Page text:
This verse ends with: a continuarin la strade insiemit (they continued walking together). The expression continuâ la strade means to keep on walking, to continue on ahead, etc. You will remember that la strade is the Friulian for street.
Learn or review the following: mostrâ (to show), un altâr (altar), intassâ (to amass, to pile up), leâ (to bind, to tie up), slungjâ (to extend), sacrificâ (to sacrifice).
Once they had arrived at the spot where the sacrifice was to occur, Abraham built an altar and piled up the wood: Abram al fasè l’altâr (Abraham made the altar) e al intassà i lens (and he amassed the wood). The site where this took place was the one that God had indicated to Abraham: il lûc che Diu i veve mostrât (the place that God had shown him).
Abraham binds Isaac: al leà so fi (he bound his son), and after placing him on the altar, he reaches for his knife: al slungjà la man (he extended his hand) e al cjolè il curtìs (and he took the knife).
The angel of the Lord calls out to Abraham from the heaven and stops him from sacrificing his son. (Be sure not to confuse agnul [angel] and agnel [lamb].) Abraham responds: o soi chi (I am here), and the angel tells him to not extend his hand against his son. The angel also says: no sta fâi mâl (do not hurt him). The expression fâ mal means to hurt, to injure. No sta fâi mal translates more literally as do not do harm to him, where the equivalent of to him is found in the i attached to the end of fâ.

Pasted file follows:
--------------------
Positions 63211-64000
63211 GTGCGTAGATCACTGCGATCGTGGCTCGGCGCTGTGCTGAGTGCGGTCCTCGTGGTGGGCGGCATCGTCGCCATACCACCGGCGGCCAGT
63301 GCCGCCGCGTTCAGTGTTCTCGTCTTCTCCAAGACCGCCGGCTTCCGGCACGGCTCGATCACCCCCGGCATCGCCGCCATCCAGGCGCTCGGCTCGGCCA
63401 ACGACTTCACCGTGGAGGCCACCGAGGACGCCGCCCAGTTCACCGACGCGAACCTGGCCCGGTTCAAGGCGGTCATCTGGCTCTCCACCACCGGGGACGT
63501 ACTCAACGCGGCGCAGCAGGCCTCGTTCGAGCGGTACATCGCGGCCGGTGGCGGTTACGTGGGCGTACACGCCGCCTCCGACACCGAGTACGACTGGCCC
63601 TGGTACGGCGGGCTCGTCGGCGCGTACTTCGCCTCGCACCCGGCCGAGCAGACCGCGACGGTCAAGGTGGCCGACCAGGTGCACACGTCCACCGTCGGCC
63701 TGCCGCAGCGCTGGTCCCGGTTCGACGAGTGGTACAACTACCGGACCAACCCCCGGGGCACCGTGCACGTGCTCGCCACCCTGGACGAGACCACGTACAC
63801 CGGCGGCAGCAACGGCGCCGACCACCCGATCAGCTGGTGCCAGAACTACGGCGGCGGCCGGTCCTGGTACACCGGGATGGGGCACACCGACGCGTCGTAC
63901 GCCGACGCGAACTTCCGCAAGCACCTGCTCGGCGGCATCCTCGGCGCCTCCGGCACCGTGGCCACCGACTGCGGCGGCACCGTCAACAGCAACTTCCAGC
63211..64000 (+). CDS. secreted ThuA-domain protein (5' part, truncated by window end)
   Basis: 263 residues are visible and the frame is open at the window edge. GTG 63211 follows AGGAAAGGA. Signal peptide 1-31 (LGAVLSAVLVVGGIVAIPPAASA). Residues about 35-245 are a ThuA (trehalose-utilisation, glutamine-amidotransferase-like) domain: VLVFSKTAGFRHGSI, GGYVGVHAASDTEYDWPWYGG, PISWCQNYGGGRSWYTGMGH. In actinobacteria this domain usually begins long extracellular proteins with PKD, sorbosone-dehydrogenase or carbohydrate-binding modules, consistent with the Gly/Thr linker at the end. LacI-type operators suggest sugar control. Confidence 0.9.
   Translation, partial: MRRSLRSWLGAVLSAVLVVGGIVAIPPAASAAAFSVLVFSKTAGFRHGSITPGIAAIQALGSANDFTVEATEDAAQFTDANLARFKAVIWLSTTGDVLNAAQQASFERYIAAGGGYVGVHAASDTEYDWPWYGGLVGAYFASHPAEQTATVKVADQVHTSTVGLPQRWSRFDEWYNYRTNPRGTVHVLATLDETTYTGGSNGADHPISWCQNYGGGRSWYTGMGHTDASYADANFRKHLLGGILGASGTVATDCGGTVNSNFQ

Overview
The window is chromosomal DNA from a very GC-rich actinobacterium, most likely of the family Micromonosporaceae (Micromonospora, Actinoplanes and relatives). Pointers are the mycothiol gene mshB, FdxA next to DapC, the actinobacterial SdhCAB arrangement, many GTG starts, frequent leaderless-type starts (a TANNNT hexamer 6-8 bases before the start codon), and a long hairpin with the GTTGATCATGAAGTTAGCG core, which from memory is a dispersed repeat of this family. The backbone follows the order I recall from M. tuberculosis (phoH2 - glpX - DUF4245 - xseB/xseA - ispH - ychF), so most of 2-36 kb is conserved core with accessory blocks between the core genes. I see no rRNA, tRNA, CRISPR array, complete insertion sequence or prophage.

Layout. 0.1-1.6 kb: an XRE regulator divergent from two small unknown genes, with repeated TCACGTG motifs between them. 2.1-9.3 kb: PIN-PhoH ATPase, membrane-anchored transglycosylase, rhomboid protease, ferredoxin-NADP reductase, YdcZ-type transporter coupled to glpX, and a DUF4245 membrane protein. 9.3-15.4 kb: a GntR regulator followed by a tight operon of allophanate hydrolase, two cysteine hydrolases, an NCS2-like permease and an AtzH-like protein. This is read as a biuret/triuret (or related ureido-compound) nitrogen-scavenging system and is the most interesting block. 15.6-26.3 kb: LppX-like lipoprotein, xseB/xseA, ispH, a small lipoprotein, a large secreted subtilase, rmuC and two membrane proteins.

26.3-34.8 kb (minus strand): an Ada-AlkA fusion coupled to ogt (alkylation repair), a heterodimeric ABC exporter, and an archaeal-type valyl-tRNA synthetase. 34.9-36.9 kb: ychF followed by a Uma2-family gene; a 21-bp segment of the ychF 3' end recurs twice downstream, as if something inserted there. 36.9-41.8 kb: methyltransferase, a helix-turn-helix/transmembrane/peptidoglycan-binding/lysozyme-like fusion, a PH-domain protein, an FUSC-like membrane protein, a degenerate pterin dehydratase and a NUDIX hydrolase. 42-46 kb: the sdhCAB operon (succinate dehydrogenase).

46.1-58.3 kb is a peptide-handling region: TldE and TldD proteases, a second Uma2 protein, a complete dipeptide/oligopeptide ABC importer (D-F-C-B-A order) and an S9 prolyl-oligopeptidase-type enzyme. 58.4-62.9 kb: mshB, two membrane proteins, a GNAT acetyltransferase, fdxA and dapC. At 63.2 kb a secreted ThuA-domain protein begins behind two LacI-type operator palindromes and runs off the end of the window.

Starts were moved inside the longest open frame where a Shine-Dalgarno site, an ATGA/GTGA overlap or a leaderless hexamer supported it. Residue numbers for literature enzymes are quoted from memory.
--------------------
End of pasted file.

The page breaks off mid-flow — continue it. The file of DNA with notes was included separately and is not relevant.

Learn or review the following: vê teme di (to fear, to be afraid of), rifudâ (to refuse; also spelled refudâ). The angel continues: cumò o sai (now I know) che tu âs teme di Diu (that you fear God; literally, that you have fear of God), che no tu mi âs rifudât nancje to fi (for you have not refused me even your son).
Abraham looks up and see a ram stuck in a shrub; you first encountered the Friulian for ram in Gjenesi 15:9, which is il roc. About the ram, you read the following: al jere restât impirât cui cuârs intun sterp. You can understand restâ infilât as meaning to get stuck. Un cuâr is the Friulian for horn. You will recall that un sterp is a shrub. The ram, then, was stuck in a shrub by its horns.
Abraham takes the ram and makes a burnt offering of it in place of his son; the Friulian for in place of, instead of is impen di, which you have seen a number of times now.
The name given by Abraham to the place where this occurred has been rendered into Friulian as Diu al proviôt (God provides, God sees to it). Al proviôt is the masculine, third-person singular of the presint indicatîf of the verb proviodi.